I’m trying an experiment over the next few weeks and it’s this: can I boost my search results for the phrase ‘UK copywriter’ using content alone?

Some of you may already be thinking that I’ve started this experiment the wrong way. I’ve fallen into a trap I warn my clients against – getting suckered into thinking that position on search engines is the be all and end all of internet marketing. After all, I’m not just an SEO copywriter but a copywriter who consults on content strategy and online marketing.

But before I go into that, let me share a result:

Two blogs in and already I’ve jumped three places for “UK copywriter

Where I’m at: November 22nd 2010

Search positions:

– Current position for UK copywriter on Google.co.uk – 8 – up 3 places

– Current position on UK copywriter on Google.com – 15 – no change

Activity:

·3 x blog posts + Twitterfeed

·Removed two links from my home page

·One Tweet listed below

In my rush to celebrate I posted the following on Twitter:

My UK #copywriter experiment seems to be working – jumped three places from 11 to 8. Will it affect my traffic though? 

One of my freelance copywriters, Martin Williams at http://www.ukcopywriting.com/, came back to me with the following:

martinjwilliams – ‘Will it affect my traffic though?’ Nah.

Martin’s in a pretty good place to comment. He already ranks really well for both “UK copywriter” and “UK copywriting” (his URL is probably a powerful factor in that, although we’ll look at that in later posts).

Interestingly, while BigStarContent is now three places ahead of UK Copywriting (not that it’s a competition between us) he’s on the first page of Google.com for the phrase “UK copywriter” ahead of BigStarContent. So whatever I’m doing it’s not working as well for Google.com as it is for Google.co.uk. Again, we could surmise that the .com address may be a significant factor in this or it could be other SEO activity Martin’s involved in.

Martin’s point though is, I think, that ranking highly for the phrases “UK copywriter” or “UK copywriting” alone isn’t going to make a significant difference to either of us and my Top Of The Pops style pursuit of top rankings for a single phrase isn’t going to get me sales.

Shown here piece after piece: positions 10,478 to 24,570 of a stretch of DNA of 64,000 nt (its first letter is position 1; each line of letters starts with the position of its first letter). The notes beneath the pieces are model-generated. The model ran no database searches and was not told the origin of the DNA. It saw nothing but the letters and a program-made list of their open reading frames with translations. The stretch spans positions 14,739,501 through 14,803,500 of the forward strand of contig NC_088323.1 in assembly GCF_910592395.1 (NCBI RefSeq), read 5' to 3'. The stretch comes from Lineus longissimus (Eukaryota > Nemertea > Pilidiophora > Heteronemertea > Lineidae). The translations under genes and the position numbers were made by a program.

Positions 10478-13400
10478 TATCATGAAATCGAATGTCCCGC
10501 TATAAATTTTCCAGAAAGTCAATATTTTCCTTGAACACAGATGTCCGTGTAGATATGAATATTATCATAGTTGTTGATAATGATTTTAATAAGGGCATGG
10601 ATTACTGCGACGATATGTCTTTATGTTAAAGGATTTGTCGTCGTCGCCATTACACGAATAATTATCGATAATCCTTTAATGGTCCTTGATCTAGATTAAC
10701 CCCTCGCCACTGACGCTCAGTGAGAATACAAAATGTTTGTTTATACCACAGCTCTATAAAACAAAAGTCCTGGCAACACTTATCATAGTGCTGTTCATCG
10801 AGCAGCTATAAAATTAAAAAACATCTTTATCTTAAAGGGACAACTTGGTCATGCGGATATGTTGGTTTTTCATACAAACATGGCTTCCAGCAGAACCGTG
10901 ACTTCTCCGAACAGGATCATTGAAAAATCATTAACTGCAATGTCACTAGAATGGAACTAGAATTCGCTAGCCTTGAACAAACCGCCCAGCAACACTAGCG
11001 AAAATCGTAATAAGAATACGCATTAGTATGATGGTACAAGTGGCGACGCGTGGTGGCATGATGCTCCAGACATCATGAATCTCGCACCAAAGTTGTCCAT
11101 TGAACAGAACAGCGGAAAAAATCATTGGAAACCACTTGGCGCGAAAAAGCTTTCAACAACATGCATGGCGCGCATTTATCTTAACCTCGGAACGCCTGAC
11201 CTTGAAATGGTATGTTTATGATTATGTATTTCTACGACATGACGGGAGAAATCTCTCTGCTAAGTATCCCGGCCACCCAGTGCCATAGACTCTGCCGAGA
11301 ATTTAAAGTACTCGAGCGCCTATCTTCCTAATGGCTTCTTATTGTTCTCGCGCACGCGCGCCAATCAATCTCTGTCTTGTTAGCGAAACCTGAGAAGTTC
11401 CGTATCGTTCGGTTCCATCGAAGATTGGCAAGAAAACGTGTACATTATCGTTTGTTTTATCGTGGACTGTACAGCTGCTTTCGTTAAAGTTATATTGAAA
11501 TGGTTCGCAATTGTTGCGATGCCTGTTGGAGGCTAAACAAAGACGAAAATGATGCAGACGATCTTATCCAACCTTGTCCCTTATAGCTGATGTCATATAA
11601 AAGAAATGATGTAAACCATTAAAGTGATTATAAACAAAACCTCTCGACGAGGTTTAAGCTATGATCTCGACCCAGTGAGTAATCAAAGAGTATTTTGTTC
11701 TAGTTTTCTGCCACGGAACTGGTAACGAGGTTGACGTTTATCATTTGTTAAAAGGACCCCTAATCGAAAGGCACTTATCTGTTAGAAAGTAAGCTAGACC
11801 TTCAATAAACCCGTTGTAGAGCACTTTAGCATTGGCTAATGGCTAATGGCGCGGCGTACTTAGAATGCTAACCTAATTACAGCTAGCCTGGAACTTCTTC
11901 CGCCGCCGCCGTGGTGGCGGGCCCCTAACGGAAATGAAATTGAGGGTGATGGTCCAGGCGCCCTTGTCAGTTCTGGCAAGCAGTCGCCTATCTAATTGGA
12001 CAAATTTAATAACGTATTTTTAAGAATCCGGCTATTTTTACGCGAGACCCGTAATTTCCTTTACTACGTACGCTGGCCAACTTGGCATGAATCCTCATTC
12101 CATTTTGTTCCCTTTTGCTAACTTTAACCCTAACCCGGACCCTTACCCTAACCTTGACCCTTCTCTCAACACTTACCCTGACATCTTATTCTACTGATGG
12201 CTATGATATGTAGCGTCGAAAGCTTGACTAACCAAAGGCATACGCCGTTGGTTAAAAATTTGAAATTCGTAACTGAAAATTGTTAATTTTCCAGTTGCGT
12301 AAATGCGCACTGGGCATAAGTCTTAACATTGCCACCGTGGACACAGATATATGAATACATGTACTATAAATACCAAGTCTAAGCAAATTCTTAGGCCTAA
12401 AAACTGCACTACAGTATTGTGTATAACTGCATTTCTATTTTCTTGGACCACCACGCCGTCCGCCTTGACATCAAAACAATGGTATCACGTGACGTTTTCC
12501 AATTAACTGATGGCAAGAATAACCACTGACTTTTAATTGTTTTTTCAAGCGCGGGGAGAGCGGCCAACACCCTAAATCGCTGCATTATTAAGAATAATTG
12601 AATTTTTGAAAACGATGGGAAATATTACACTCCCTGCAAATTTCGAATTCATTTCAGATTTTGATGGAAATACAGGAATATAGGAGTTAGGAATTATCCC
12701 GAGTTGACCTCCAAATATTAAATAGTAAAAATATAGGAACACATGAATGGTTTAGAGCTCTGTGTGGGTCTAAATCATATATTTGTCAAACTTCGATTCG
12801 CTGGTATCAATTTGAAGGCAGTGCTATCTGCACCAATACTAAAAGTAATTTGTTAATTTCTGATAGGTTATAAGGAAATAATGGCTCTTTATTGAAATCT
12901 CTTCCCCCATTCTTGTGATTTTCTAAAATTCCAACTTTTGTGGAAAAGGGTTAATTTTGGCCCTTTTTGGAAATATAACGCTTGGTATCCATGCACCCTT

That said, if we were both ranking highly for the phrase “copywriter” we could probably expect a great deal more traffic – Google’s Keyword tool gives us a 1600 local monthly searches for UK copywriter, compared to 33,100 for copywriter.

Whether or not this would then mean extra business is a topic for further discussion but Martin’s point leads me on to an interesting question: is SEO actually that effective for either of us, compared to other methods of marketing?

Is SEO right for you?

Going back to the opening paragraph, these posts automatically suppose that SEO is a good approach for my business – it’s a supposition I’ve had since I started marketing my copywriting services online five years ago and has been borne out by an apparent correlation between search rankings and enquiries but recently I’ve been wondering whether it would actually be more effective to cold call relevant businesses, email them direct, join networking groups or use other forms of direct contact.

I don’t want to be disingenuous – these blogs and this thread of content are after all a device, seeking to attain better search rankings, opening a dialogue with others and let’s be honest selling my services as a UK copywriter – so I’m not going to suggest I’m naïve as to how I’m approaching this.

However, my main objective is to examine some of the issues that concern me as a copywriter and how we work with our clients, and one of the main assumptions I want to tackle is that SEO is just one marketing strategy – it’s not the be all and end all.

My feeling is that, for some companies, particularly those who are trying to drive down the cost of content (see interesting article from ABC Copywriting here), the desire to achieve higher search engine rankings often obscures important considerations such as what do you do with search engine traffic once it’s on your site and even more fundamental questions such as is SEO as a strategy even worth the effort?

You may not think that advising on whether or not to pursue an SEO strategy is a copywriter’s job – I think it is. Copywriting is a major consideration in SEO, and vice versa. A good copywriter should be able to avoid assumptions and take you back to fundamental questions about your business objectives before you start working on your business communications.

One of those questions should be to ask whether SEO is going to be effective for you and to weigh up the advantages and disadvantages of SEO – more on that in my next post.

What do you think? Does SEO work for every online business? Should SEO be a primary marketing strategy for new web businesses? Should copywriters even be getting involved with SEO?

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